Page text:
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Michael Viney: The false widow spider is not dangerous, but ...

On walls and boundary railings of Lucan’s public park, 54 were counted on one visit in July

The brown hare was first brought to Ireland from Britain for coursing in the mid-19th century. Drawing: Michael Viney

A column that brackets a hare with a spider could hint at an echo of an Aesop fable, but when both are invasive aliens to Ireland, facts are what we need.

In very different ways, both Lepus europaeus and Steatoda nobilis threaten Irish wildlife, along with, in the latter’s case, some disquiet for urban-dwelling Homo sapiens.

The stories of the brown, or European, hare and the false widow spider unfold in separate papers in Biology and Environment, the research journal of the Royal Irish Academy. The first deals with the prospects of limiting the long-eared hare, the second with the seemingly inevitable spread of the island’s new venomous spider.

The hare first, since it lets me use a drawing of hares I once watched in sunny Provence, rather than an arachnid I’d much rather you googled for yourself.

The brown hare was first brought to Ireland from Britain for coursing in the mid-19th century but, more recently and crucially, to Northern Ireland around 1970. More than half the hares in mid-Ulster are now of this European species, numbering perhaps 2,000 and trebling their range between 2005 and 2013.

Conservation of the Irish hare, Lepus timidus hibernicus, is now a priority in the North, having suffered a long decline in the last century. After 28,000 years of Irish residence, its identity is threatened by progressive hybridisation with the brown hare.

The alien and invasive false widow spider is not its dangerous Aussie cousin, the black widow, but the findings on its spread are still startling.

The chance of such genetic extinction has alarmed Prof Ian Montgomery and Dr Neil Reid, animal ecologists at Queen’s University Belfast. They have urged early “management” – to probably include shooting – to stop it happening. Their new paper is written with Dr Anthony Caravaggi, who measured the brown hare’s expansion, and reports on a test of public acceptance of “lethal control” of the aliens.

Managing wildlife is, as they say, “often a contentious issue in which stakeholders are increasingly influential”. They circulated a questionnaire to members of Countryside Alliance Ireland, who, numbering many shooters and field sports supporters, proved markedly more open to killing brown hares than were responses from people outside the alliance. This perhaps unsurprising result calls for more work to develop “mutual understanding”.

The alien and invasive false widow spider is not its dangerous Aussie cousin, the black widow, but the findings on its spread are still startling.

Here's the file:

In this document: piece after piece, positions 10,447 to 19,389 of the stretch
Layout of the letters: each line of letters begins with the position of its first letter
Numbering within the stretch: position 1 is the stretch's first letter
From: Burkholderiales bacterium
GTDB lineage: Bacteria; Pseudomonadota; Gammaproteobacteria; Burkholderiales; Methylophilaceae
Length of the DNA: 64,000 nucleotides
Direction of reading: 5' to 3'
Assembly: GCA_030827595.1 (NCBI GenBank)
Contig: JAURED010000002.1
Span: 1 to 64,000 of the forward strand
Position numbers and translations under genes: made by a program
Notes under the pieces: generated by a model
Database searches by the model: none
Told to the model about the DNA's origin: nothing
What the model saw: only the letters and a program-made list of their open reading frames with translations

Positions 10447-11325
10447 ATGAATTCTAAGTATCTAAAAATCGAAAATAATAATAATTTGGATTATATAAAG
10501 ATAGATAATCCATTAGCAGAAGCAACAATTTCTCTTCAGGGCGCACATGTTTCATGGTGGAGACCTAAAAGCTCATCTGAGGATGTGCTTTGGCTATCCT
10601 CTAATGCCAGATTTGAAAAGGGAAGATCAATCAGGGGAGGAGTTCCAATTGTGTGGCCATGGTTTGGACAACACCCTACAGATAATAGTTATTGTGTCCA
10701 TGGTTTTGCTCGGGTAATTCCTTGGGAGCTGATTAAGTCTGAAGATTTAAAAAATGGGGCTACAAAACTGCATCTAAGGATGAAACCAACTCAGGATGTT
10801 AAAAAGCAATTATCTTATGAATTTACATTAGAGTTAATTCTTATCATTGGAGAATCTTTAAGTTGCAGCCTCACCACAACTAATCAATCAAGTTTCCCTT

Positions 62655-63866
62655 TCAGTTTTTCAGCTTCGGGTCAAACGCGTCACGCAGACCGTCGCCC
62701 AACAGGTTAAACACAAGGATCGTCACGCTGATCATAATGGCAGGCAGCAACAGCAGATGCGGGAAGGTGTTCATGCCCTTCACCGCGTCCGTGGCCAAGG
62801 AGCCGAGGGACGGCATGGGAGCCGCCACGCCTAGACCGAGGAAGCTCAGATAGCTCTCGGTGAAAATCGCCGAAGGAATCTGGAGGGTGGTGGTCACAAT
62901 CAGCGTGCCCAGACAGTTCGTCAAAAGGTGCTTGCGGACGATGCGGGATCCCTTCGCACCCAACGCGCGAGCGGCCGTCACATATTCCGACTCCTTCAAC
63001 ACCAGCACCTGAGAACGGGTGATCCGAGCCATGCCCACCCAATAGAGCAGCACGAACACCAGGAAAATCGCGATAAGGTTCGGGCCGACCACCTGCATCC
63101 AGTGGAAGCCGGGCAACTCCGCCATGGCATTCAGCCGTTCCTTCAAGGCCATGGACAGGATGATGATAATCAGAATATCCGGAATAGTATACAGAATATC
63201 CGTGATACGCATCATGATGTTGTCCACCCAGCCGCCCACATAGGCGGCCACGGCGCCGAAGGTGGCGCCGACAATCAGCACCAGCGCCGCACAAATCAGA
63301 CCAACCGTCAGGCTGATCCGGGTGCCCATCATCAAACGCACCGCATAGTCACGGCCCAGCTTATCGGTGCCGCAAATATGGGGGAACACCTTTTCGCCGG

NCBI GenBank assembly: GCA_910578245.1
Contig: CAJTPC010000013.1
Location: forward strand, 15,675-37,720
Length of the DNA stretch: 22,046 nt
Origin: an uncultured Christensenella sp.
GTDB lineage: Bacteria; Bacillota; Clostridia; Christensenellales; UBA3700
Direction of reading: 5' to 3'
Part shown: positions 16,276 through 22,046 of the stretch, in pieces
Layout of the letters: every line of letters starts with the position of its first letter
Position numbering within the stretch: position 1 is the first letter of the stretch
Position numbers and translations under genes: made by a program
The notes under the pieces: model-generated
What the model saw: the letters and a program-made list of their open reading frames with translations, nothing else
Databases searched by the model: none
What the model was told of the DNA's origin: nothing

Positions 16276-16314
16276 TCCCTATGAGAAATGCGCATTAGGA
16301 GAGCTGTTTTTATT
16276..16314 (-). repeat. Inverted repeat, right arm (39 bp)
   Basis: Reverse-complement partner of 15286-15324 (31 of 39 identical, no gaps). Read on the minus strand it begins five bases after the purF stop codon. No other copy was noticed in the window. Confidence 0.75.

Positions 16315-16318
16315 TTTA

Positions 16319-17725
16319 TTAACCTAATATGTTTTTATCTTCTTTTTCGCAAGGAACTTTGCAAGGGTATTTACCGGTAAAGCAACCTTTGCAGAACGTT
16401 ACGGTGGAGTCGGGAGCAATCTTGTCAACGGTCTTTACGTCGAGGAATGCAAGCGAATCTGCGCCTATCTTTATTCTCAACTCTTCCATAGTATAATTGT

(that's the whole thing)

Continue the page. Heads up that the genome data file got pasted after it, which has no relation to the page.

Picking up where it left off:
If its reproduction in the wild matches performance in the laboratory, its long life and year-round activity could help make it a dominant Irish urban spider.

Steatoda nobilis is already somewhat feared in Britain, where it arrived with bananas from the Canary Islands or Madeira and was first recorded in 1879. A small, brownish spider, with orangy legs and variable cream markings on a bulbous body, it is not aggressive to humans.

Handled, however, or trapped in clothing, the adult female, about a centimetre long, can sting like a wasp and raise a substantial swelling. As the RIA journal’s editor, Prof Bruce Osborne of UCD, remarks, it can “give you a nasty bite that could become infected if not properly treated”.

Largest populations

Ireland’s first report was from Bray, Co Wicklow, in 1999. The new study in Biology and Environment was part of a wide survey of alien insects and spiders, using a student team and mounted by NUI Galway.

Along with many online reports, verified with photographs, they identified the false widow in 54 separate locations across 16 Irish counties.

The international spread of the spider has been continuous since the start of the century. In western Europe, California and Chile it is widespread in major port towns, a pattern echoed in the Irish survey, on eastern, southern and western coasts, with a few other colonies on major midland transport routes.

On walls and boundary railings of Lucan’s public park, 54 were counted on one visit in July.

The largest populations were found in greater Dublin. Over 18 months, 620 specimens were obtained from a single row of semi-detached houses in Lucan, in and around garden sheds, along garden walls and on outdoor furniture. On walls and boundary railings of Lucan’s public park, 54 were counted on one visit in July.

In their new, northern range, the spiders are closely associated with human structures and activity (synanthropic is the scientific term), and seem generally absent from the open countryside. Nearly all the non-native spiders now established in Europe also live synanthropically, perhaps for urban warmth.

Whatever about a rare bite for humans, the spider’s predatory appetites and vigorous reproduction could out-compete native urban spiders. It can live for 5½ years, compared with the 12 months averaged by the native Zygiella x-notata, a rather similar-looking spider that spins webs outside house windows.

The false widow also produces bigger egg sacs, averaging 100 eggs, and unlike Zygiella is active even in cold weather. In the survey, spiders captured outdoors in the middle of winter produced viable egg sacs after only days in the laboratory.

Please do not email me photographs of putative Steatoda nobilis – or anything at all in a matchbox.

Michael Viney’s Reflections on Another Life, a selection of columns from the past four decades, is available from irishtimes.com/irishtimesbooks; viney@anu.ie